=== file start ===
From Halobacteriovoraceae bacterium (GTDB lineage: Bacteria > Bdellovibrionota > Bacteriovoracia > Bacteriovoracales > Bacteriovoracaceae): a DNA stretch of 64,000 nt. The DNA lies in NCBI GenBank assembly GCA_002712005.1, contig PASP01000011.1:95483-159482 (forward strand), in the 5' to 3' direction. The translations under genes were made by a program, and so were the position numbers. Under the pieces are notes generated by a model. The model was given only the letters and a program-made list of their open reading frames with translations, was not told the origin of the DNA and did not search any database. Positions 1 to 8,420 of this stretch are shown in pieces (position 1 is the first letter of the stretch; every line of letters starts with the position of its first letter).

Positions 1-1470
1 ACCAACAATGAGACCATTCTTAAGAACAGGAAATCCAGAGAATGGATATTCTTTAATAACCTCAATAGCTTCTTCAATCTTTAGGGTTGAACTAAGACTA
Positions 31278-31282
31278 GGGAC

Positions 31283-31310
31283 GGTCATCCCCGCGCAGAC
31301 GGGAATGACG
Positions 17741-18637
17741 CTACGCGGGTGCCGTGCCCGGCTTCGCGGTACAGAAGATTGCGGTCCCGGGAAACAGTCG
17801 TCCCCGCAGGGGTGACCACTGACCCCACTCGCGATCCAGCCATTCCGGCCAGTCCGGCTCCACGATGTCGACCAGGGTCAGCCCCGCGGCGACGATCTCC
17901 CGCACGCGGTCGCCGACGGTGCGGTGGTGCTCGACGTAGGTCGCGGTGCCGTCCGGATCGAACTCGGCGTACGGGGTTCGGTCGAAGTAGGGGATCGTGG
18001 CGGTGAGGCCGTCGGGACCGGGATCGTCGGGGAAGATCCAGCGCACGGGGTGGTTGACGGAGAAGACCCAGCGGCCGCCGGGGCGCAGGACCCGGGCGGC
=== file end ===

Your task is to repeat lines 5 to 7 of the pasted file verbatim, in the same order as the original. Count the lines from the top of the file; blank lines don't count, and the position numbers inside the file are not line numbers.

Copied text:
31278 GGGAC

Positions 31283-31310
31283 GGTCATCCCCGCGCAGAC